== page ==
I’ve been watching a good amount of the World Baseball Classic, on the MLB Network, ESPN2 and, most awesomely, on ESPN360 at my leisure, and the early going warrants, I think, some commentary:
First off, clearly the amount of low-hum perturbia surrounding major leaguers in the tournament missed the point and the mark, and that includes those offering up those omniavailable enshrinable columnistic gems: “Does anyone care about the World Baseball Classic?” often followed closely by “Not me.”
Appearances would suggest that the players care about the World Baseball Classic: I watched Pudge Rodriguez get good and ticked when he missed a high cheesy Netherlandish slider; later he and teammate Yadier Molina celebrated the younger catcher’s go ahead hit with even greater intensity. The Italians–loose as that definition might be–looked every bit as invested as the PRs. Mark DeRosa of Team USA pumped a fist after busting it for a triple against the Venezuelans. D. Pedroia laid out on Astro-carpet to field a sharp grounder and make a play to first.
For all of the mental calisthenics, the blogging and the injury worry that surrounds the WBC, I have felt while watching the tournament and the players playing the games, wearing their flags, that the jaded arguments faded immediately into the background. The game of baseball emerged, competitiveness overriding manufactured anxiety. Audiences and the Game itself, wipe away the collected ash of MLB-centric zealotry and GW Bush-style paranoia, xenophobia and shortsightedness. Chipper Jones, eg, could have split for Florida after a small injury, but instead decided to stick it out for the 2nd round. One Chicago Trib writer refreshingly admits maybe even just a little jealousy at the obvious enjoyment that baseball fans from foreign shores take in the WBC, saying, “I don’t feel bad that we’re lacking zeal for the WBC, but I do envy other countries’ fervor over our national pastime.”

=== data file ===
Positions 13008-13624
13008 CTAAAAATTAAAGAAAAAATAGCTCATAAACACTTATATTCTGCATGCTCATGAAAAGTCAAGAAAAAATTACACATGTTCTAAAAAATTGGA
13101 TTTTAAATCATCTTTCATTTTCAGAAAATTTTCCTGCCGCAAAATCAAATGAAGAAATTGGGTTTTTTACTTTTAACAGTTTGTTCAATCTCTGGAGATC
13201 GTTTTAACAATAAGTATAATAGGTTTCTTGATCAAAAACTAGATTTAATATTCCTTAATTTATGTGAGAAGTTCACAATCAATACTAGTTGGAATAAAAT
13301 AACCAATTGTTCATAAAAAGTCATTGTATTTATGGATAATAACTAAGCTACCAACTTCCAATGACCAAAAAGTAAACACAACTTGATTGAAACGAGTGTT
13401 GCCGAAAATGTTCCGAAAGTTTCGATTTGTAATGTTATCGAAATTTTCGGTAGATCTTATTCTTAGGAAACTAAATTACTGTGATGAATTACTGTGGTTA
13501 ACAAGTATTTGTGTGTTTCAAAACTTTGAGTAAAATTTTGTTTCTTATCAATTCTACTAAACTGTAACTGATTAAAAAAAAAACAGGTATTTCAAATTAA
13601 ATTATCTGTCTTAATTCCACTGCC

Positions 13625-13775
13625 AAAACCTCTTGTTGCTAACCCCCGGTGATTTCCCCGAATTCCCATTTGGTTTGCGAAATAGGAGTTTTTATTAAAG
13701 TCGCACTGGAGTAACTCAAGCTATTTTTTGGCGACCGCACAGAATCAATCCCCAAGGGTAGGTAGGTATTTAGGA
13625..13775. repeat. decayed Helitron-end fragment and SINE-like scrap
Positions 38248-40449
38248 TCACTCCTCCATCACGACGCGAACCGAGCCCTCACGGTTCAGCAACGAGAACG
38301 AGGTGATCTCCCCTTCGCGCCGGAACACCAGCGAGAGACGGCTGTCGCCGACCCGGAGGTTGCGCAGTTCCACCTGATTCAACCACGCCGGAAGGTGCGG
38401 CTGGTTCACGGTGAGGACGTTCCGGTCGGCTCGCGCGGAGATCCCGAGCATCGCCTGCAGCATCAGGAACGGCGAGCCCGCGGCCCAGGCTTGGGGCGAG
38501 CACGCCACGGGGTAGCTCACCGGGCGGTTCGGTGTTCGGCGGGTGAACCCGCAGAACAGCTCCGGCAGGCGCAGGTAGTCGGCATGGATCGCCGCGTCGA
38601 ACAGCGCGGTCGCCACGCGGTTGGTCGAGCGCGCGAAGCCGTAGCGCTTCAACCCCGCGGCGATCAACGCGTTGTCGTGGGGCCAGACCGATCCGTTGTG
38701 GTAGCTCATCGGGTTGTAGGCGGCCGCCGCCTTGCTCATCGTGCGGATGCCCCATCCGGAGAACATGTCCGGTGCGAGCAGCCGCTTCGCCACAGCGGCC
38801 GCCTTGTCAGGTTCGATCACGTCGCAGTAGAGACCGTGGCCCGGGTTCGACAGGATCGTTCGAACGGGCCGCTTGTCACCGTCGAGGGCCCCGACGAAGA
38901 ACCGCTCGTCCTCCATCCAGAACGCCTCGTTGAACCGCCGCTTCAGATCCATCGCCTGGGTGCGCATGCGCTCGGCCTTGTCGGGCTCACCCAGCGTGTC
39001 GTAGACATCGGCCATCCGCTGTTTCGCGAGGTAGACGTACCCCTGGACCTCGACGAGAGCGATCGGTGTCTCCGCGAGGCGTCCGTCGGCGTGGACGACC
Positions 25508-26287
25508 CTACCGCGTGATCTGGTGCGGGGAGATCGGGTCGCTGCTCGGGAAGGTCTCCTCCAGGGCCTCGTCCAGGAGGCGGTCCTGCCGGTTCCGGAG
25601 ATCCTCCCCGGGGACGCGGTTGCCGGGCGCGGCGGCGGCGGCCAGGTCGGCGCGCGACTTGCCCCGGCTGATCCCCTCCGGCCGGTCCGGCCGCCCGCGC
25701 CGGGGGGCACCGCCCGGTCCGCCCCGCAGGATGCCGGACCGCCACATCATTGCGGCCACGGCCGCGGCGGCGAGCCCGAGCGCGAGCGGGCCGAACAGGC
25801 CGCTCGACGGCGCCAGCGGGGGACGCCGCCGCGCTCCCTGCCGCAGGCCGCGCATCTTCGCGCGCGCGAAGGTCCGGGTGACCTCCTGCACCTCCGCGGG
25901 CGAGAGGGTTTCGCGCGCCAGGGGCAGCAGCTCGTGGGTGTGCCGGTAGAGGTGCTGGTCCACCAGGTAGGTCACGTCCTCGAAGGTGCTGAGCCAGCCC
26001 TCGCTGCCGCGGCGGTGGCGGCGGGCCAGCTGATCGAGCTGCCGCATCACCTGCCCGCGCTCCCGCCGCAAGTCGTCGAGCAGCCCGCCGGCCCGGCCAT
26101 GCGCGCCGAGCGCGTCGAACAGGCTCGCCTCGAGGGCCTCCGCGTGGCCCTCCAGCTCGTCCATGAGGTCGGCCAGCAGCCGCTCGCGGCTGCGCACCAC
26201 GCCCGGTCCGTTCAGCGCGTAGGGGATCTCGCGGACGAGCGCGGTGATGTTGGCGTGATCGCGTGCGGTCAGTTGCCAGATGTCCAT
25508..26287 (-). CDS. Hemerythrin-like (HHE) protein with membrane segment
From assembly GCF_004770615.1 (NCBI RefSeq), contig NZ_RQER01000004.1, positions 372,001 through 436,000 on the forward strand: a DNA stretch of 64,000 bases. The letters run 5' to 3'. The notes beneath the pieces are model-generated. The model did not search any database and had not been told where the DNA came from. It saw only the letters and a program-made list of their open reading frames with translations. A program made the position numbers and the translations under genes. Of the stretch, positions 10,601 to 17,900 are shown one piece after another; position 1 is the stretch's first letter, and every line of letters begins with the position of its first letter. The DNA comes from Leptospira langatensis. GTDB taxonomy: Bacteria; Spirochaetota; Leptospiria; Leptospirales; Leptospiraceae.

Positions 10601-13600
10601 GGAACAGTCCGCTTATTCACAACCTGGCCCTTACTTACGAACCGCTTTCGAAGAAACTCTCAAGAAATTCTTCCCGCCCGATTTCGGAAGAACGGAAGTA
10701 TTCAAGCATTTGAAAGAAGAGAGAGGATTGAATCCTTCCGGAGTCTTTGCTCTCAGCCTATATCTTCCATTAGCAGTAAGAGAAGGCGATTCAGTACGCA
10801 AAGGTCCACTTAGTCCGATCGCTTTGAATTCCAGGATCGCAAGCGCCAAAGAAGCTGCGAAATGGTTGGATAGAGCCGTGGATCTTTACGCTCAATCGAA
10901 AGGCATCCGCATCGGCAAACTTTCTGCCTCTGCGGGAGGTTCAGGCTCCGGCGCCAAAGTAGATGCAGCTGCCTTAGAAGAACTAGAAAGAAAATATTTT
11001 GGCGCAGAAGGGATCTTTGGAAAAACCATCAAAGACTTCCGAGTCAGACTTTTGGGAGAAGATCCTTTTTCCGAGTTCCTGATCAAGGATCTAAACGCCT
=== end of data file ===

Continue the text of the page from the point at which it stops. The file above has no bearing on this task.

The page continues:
Aside: in my high school baseball days, I found that myself and my teammates rapidly adjusted to a quick change in team or teammates when gathered for a random tournament league game or summer ball. Allegiances form quickly, and the thrill of competition, of teammaking itself, was more than enough sparkplug to fire the competetive engine. For what it’s worth, I believe I’ve witnessed this same shift as Adam Dunn was received by his teammates with grins, for example. Nationality is a good enough starting place–and perhaps the original starting place–for instant comeraderie.
Speaking of the injury fears, using very briefly my hometown Astros as an example: more players have been hurt on the Astros during Spring Training, away from the ghastly threat of the WBC, than have those on the international fields. And the one player who was hurt in the WBC that I can conjur off the top of my head?: Chipper Jones, whose fragility transcends competetive venue.
Fans, also, seem to quote care about the WBC unquote. Of those fans who packed the house in Tokyo, most seemed enthused and many sang. One Puerto Rican young lady celebrated a 3-1 victory with a shimmy dance that producers deemed unfit for the TV audience (I’m guessing, anyhow, based on the speed with which the camera panned away).
The primo accessibility to WBC games via a number of outlets makes an incredible difference. I didn’t wake early to watch Japan and Korea play. Instead I watched it on replay, on ESPN360, in high quality that same evening. And between ESPN’s live coverage, MLB.com, and MLBNetwork’s wholehearted commitment, live broadcasts and highlights abound. This broad availability, through sheer force of marketing perhaps, helps cast aside the crit that the WBC would go largely ignored and thereby empower the detractors.
There is much baseball left to play as the winners converge in the US of A next week. I’d like in a perfect world to deliver a parcel of Japanese fans to PETCO Park and open it like a birthday present for a few more rounds of the Ichiro chant.